President Barack Obama sips filtered water from Flint following a roundtable on the Flint water crisis at Northwestern High School in Flint, Mich., May 4, 2016.in Flint, Mich., May 4, 2016. (Official White House Photo by Pete Souza). Source: White House archives

The crisis was a result of two issues. Firstly, city officials who did not adequately test the treatment plants and the water before providing access to the city. Secondly, it was a result of ageing water pipes that were mostly made of lead. The fact that those pipes had not been replaced, proved damaging especially to the children of Flint. A paper published in the American Journal of Public Health found that “Children can absorb 40% to 50% of an oral dose of water-soluble lead compared with 3% to 10% for adults.” That has already proved deadly, with the children of Flint reported having a 75% drop in reading proficiency as a result of lead poisoning. 

Paying The Price

Flint is not an isolated example. An analysis by the Natural Resources Defence Council found thousands of water systems all across America that were in violation of federal drinking water laws. Americans aren’t just paying the price with their health, but also with their wallets. A Guardian report found that water bills for households had risen 80% between 2010 and 2018 in 12 US cities. Utilities analyst Roger Colton told the paper: “the data shows that we’ve got an affordability problem in an overwhelming number of cities nationwide that didn’t exist a decade ago.” 

That 80% is just an average figure. In Austin Texas, water bills have risen to a shocking 154%. According to The Guardian: “if prices in the city continue to go up at the current rate, more than four-fifths of low-income residents – defined as people living under 200% of the federal poverty line (FPL) – could face unaffordable bills by 2030.”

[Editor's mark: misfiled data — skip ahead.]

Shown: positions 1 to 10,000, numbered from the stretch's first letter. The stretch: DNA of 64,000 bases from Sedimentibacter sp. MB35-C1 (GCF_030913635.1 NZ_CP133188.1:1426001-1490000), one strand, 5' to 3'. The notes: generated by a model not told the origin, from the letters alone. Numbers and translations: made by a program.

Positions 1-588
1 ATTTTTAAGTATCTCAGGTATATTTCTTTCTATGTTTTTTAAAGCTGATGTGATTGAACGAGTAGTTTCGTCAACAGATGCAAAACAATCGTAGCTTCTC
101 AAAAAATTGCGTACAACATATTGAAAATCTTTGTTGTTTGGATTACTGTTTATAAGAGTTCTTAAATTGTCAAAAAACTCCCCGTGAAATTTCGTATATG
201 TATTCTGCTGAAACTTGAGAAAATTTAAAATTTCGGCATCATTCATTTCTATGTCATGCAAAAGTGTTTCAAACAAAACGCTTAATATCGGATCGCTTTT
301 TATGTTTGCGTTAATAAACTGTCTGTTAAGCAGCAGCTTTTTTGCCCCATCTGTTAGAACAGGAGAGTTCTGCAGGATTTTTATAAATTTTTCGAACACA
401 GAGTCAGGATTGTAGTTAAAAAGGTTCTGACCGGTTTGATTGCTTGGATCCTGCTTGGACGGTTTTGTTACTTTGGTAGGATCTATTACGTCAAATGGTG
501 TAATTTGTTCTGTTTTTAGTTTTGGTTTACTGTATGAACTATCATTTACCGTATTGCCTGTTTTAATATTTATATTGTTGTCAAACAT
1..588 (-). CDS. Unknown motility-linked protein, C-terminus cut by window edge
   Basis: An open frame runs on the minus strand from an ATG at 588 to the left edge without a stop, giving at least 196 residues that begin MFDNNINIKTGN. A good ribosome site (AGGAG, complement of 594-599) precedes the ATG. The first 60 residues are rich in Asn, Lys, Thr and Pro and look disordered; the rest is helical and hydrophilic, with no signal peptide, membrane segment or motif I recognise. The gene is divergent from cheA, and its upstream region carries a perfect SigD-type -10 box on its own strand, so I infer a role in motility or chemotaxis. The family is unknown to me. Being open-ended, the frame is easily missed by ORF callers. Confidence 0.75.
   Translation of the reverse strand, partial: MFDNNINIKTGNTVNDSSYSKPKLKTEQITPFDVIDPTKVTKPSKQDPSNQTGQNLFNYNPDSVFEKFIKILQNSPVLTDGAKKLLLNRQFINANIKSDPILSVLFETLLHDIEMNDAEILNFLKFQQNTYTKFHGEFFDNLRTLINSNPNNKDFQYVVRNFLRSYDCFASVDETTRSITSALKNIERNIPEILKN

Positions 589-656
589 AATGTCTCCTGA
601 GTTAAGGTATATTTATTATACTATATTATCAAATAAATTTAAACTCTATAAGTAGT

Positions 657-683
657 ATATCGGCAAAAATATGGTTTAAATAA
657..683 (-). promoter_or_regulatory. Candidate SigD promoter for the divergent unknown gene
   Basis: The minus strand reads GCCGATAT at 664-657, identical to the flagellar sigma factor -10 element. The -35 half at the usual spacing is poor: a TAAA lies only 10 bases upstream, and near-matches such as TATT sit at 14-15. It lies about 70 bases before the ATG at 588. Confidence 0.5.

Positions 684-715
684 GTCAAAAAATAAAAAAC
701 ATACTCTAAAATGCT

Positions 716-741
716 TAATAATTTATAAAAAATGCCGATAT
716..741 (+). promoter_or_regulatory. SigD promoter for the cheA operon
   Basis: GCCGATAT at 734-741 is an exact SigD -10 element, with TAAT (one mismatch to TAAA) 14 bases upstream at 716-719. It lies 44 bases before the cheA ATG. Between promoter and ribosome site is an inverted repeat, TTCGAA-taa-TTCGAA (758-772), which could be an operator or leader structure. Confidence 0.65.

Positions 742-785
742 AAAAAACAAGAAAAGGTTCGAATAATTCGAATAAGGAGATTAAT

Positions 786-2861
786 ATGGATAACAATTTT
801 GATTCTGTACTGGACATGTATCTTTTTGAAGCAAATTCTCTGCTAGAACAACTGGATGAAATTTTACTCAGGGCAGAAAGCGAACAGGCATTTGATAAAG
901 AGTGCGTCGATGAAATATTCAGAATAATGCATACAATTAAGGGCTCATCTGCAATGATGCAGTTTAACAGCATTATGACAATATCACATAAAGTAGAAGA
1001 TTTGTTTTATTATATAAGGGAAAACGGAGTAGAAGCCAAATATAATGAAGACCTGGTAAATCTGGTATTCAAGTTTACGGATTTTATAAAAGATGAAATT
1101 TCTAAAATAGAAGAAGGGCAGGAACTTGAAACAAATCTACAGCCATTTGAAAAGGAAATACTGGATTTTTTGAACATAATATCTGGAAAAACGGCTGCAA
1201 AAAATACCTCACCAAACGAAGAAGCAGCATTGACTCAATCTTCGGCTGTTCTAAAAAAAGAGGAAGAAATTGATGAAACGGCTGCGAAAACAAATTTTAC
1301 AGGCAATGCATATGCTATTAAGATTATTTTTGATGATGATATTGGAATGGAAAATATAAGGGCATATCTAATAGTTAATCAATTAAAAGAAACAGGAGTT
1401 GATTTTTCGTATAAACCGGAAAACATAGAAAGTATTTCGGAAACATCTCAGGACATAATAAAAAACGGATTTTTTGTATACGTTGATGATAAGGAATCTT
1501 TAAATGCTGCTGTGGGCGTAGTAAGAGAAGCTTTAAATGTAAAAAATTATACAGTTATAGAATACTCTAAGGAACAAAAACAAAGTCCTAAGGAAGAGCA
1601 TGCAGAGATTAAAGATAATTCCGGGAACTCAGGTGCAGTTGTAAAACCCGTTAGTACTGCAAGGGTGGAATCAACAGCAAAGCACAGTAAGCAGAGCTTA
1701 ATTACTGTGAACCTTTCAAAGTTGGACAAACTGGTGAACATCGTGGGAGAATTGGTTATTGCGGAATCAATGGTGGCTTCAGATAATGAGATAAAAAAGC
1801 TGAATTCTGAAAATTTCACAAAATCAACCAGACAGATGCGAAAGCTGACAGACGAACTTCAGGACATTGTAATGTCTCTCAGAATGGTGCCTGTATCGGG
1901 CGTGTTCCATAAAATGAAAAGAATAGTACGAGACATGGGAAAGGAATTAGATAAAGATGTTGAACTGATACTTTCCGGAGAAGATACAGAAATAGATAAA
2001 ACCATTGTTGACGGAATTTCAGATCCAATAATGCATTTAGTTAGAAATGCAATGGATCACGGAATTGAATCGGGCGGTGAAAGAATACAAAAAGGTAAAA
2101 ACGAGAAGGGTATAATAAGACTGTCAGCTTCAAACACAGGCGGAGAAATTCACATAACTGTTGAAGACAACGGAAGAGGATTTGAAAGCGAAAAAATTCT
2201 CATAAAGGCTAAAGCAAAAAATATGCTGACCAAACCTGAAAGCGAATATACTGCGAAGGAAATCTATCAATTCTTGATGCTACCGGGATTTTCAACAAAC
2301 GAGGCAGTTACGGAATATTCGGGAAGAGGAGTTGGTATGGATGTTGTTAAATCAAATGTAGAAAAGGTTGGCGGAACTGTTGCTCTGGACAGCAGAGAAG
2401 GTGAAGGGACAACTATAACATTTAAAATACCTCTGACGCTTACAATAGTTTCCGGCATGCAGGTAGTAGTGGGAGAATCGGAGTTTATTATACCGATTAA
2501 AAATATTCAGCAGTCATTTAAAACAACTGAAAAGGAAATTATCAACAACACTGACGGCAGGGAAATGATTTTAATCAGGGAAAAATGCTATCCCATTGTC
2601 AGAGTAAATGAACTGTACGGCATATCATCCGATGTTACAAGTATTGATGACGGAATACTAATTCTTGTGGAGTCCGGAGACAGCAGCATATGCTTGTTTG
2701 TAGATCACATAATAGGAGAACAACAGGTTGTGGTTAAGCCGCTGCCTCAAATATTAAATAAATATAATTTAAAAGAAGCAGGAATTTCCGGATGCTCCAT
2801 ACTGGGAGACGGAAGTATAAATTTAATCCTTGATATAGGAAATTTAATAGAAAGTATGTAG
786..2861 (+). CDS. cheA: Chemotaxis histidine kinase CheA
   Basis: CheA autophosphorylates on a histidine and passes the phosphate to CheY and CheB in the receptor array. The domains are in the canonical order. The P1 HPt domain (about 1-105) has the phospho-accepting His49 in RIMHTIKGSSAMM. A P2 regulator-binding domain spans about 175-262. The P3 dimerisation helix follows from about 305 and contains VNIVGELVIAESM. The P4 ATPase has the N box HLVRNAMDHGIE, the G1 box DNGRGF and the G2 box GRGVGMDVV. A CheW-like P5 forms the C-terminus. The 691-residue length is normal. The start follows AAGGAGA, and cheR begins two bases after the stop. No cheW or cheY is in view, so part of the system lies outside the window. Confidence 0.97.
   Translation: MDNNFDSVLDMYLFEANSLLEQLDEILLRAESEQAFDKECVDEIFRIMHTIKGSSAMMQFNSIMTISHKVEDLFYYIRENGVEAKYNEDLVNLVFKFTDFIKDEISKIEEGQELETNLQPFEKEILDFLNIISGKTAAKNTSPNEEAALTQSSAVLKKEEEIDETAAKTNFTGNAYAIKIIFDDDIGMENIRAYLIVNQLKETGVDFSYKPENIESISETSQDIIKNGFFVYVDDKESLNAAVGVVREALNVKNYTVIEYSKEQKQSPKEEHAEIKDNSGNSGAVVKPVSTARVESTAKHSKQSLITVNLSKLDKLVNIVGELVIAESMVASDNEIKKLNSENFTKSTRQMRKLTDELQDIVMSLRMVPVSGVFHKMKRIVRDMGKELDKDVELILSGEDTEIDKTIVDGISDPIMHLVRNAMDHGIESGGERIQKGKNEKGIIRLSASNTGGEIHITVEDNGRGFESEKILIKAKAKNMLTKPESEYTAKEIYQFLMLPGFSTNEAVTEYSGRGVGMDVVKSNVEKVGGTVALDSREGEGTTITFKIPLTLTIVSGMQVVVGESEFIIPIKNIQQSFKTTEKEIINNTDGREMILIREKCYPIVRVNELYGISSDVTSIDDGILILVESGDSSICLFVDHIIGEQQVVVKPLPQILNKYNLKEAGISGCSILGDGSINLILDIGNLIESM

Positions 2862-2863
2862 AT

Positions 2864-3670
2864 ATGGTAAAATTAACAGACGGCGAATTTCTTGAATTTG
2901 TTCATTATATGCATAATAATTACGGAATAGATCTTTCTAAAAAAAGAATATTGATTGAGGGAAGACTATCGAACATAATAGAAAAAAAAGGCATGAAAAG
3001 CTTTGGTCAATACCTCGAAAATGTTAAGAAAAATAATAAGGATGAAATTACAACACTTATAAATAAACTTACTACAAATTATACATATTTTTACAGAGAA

The effects of this jump are already being felt by America’s poor. As many are unable to pay their water bills, utility companies are turning to supply shutdowns and liens (a legal claim on the house linked to a debt which can lead to foreclosure). A 2016 survey by Food & Water Watch found that 15 million Americans had their water shut off due to unpaid bills. 

Residents of West Virginia lining up to get free water after their tap water was contaminated by coal-cleaning chemicals in 2014. Source: Craig Cunningham/The Daily Mail/AP

The issue here is that many utility companies did not invest adequately in maintenance. As a result, city officials are forced to step in, borrow money and invest in the infrastructure and  prices are bound to go up to compensate. 

Unlike other developed nations, the US does not have a regulatory system for water rates (like the Ofwat in the UK). There are also no federal programs to help fund water bills for low-income households. There seems to be little political will in the US to regulate water, with the nation preferring to leave it to market forces rather than treat it as a fundamental right. 

People participate in a national mile-long march in February to highlight the push for clean water in Flint, Mich. Source: Bill Pugliano/Getty Images

In the middle of a global pandemic, where washing hands is critical to staying safe, the lack of access to water can be a deadly thing. The privatisation of America’s water supply has not only led to high bills but also major health crises like the one in Flint. This is compounded by the rising inequality in American cities. 

The Water Infrastructure Act of 2018 is a step in the right direction, but without more robust government action, access to safe drinking water still remains a dream for many. Even before a pandemic, that was a worrying sign. Now with COVID-19 wrecking every facet of American life, the lack of safe water could literally kill. 

Sources: ASCE 2017 Infrastructure Report Card, Natural Resources Defence Council, The American Journal of Public Health, The Guardian, US Water Alliance